An ectopic pregnancy: not the words anybody wants to hear at a doctor’s appointment. But it’s important that we talk about what exactly an ectopic pregnancy is, who is at risk, tell-tale symptoms, and typical treatment. Ectopic pregnancies are highly dangerous, and need to be taken very seriously. 1 out of 50 pregnancies are ectopic. Knowing the signs and risk factors can save lives.
What is an ectopic pregnancy?
In a normal pregnancy, conception occurs in the fallopian tube, and then the baby will travel to the uterus and implant into a soft, cushiony lining of the uterus called the endometrium. The baby stays inside the uterus until he or she is ready to be born. An ectopic pregnancy occurs when the fetus attaches outside of the uterus where it’s not supposed to be.
But sometimes instead of journeying on into the uterus where it belongs, the baby will stay inside the fallopian tube and implant there, or move elsewhere and implant in the ovary, in the abdominal cavity, or on the cervix. Most ectopic pregnancies occur in the fallopian tube, and are often referred to as “tubal pregnancies.”
A baby almost never survives an ectopic pregnancy. There have been extremely rare and unusual cases in which a baby has survived, but the odds are 1 to 3 million. These few cases typically happen outside the fallopian tubes in the abdominal cavity where blood supply is rich. Normally, a baby cannot survive because it will not get the space and supplies it needs from the uterus. The mother is at risk as well for damage to the reproductive system, and potentially death if the ectopic pregnancy goes undetected and is not treated.
At first a woman with an ectopic pregnancy may experience normal pregnancy symptoms: nausea, missed period, breast tenderness, mood swings, and other typical signs of pregnancy. If she takes a pregnancy test, the result will most likely be positive, but that pregnancy cannot continue normally.
Symptoms that the pregnancy is ectopic will appear as the baby continues to grow. These symptoms include:
- Pelvic, neck, abdominal, shoulder, or rectal pain and/or cramps
- Light or heavy vaginal bleeding
- Gastrointestinal symptoms, including the urge to have a bowel movement
- Extreme lightheadedness or fainting
- Sharp pain that lasts more than a few minutes
- Abnormally low blood pressure
Seek emergency medical attention if you have any signs of an ectopic pregnancy. If gone untreated, an ectopic pregnancy can lead to a rupture of the fallopian tube or other organs, and the woman could die from blood loss.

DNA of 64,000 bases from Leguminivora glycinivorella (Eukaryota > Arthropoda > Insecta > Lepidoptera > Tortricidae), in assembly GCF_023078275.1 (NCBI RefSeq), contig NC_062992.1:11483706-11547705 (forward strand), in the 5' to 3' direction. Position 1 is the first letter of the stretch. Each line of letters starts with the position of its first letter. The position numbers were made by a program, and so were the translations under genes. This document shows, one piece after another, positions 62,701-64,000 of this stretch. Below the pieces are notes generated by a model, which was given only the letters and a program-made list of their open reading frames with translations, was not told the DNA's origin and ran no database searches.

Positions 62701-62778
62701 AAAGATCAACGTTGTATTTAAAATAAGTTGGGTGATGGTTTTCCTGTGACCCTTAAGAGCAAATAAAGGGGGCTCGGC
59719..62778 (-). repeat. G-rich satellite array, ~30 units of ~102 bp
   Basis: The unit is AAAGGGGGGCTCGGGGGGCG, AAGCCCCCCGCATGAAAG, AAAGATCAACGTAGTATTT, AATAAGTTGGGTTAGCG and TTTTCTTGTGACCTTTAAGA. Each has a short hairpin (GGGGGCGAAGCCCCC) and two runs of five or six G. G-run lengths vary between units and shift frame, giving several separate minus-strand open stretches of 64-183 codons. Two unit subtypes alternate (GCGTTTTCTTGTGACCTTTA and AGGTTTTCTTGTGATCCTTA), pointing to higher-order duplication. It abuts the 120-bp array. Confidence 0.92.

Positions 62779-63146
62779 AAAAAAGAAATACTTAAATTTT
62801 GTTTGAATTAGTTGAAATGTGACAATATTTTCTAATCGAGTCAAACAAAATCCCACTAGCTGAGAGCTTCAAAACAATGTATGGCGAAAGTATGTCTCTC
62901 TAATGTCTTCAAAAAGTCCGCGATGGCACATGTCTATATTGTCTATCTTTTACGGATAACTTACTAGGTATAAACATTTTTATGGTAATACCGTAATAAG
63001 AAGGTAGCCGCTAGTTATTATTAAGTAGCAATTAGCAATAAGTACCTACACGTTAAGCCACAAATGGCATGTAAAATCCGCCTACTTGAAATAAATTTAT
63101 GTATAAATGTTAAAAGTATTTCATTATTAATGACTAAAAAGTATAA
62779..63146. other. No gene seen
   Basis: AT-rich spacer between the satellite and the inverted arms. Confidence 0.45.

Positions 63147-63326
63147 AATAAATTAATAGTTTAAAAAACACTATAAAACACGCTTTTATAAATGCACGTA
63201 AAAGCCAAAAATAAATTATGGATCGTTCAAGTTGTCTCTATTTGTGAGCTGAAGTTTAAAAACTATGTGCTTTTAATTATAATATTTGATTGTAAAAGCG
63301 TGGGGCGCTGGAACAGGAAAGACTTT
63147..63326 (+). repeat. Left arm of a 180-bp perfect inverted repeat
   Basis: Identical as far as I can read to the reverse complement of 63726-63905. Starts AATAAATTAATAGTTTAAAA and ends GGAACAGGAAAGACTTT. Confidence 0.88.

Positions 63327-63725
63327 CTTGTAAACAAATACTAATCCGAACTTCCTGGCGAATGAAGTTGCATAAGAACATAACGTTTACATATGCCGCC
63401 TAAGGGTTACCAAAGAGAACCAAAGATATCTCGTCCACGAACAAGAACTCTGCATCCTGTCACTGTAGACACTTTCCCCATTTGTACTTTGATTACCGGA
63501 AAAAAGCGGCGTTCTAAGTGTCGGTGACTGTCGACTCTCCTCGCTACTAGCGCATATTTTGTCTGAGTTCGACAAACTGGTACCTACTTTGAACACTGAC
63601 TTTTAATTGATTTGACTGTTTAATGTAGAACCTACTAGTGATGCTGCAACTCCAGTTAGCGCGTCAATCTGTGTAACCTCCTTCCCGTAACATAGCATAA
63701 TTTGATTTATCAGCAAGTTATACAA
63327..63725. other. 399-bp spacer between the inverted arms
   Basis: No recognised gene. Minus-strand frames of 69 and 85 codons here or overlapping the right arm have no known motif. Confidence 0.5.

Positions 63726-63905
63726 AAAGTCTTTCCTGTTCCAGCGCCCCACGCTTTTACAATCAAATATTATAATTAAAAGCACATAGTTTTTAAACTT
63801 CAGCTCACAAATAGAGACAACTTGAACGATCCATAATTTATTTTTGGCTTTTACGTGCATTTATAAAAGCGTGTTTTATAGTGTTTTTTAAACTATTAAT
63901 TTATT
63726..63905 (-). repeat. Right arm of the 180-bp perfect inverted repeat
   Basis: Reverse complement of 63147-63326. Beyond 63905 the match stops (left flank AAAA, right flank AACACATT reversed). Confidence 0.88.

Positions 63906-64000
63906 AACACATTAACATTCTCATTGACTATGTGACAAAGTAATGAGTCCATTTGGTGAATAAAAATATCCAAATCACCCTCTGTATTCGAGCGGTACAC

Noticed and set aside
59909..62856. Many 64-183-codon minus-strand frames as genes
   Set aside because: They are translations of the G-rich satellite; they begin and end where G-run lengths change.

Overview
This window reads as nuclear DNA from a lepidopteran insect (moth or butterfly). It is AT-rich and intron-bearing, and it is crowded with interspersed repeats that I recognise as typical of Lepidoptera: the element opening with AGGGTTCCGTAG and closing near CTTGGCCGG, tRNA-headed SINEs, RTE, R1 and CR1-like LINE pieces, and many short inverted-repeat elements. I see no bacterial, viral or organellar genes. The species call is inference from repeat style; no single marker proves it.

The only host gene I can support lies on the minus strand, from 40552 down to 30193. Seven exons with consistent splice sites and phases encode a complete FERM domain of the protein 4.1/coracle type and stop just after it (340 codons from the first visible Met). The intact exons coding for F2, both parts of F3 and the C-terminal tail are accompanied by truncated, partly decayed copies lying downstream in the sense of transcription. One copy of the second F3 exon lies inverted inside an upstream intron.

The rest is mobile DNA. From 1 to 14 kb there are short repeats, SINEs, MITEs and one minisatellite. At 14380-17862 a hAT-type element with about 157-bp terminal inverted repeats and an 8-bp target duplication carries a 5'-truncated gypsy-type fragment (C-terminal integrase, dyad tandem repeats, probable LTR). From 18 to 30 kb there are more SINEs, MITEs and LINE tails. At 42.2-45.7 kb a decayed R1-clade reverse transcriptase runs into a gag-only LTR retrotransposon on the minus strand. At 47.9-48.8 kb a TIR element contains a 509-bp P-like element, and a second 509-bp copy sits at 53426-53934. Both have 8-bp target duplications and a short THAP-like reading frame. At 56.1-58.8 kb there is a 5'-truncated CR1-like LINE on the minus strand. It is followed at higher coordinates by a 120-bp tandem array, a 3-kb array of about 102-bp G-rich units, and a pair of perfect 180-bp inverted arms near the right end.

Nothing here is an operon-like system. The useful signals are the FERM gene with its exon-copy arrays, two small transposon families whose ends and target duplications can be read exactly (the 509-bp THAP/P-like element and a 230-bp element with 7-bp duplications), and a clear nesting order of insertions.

Causes and Risk Factors
An ectopic pregnancy can be caused by inflammation or scarring in the reproductive tract. A woman may be born with misshapen fallopian tubes, or have damage from an STD or tubal surgery.
Pregnant women should consider the following risk factors in monitoring for an ectopic pregnancy:
- Previous ectopic pregnancies
- Inflammation or irritation of the reproductive system, due to sexually transmitted disease or pelvic inflammatory disease
- Fertility treatments. Some studies have shown that IVF (in vitro fertilization) can increase the likelihood of an ectopic pregnancy.
- Tubal surgery. Any sort of surgery on the reproductive system could lead to scarring that in turn could cause an ectopic pregnancy.
- Intrauterine Devices (IUD). Though it is rare for a woman to get pregnant while an IUD is in place, if she were to get pregnant and IUD could prevent the fetus from implanting inside the uterus.
- Smoking. Cigarette smoking, especially right before pregnancy, could increase the risk of an ectopic pregnancy.
- Maternal age of 35-44 years
- Previous pelvic or abdominal surgery
- Endometriosis (a chronic reproductive disorder in which the uterine lining grows outside of the uterus)
Detecting an ectopic pregnancy
Always consult your doctor if you have concerns about your current or potential pregnancy. Although we can’t diagnose or treat an ectopic pregnancy, our team at Lifeline Pregnancy Help Clinic is ready to support you.
Our licensed nurses are trained in limited obstetric ultrasound, which can determine whether the pregnancy is in or outside the uterus. This no-cost, confidential ultrasound could be the first step in detecting an ectopic pregnancy. We’ll refer you to local doctors who can take it from there.
We also provide emotional support through confidential counseling at no cost to you. All of our staff are prepared to listen and be with you in this time of uncertainty. Whether the pregnancy is typical or complications arise, Lifeline is here for you.
By Kath Crane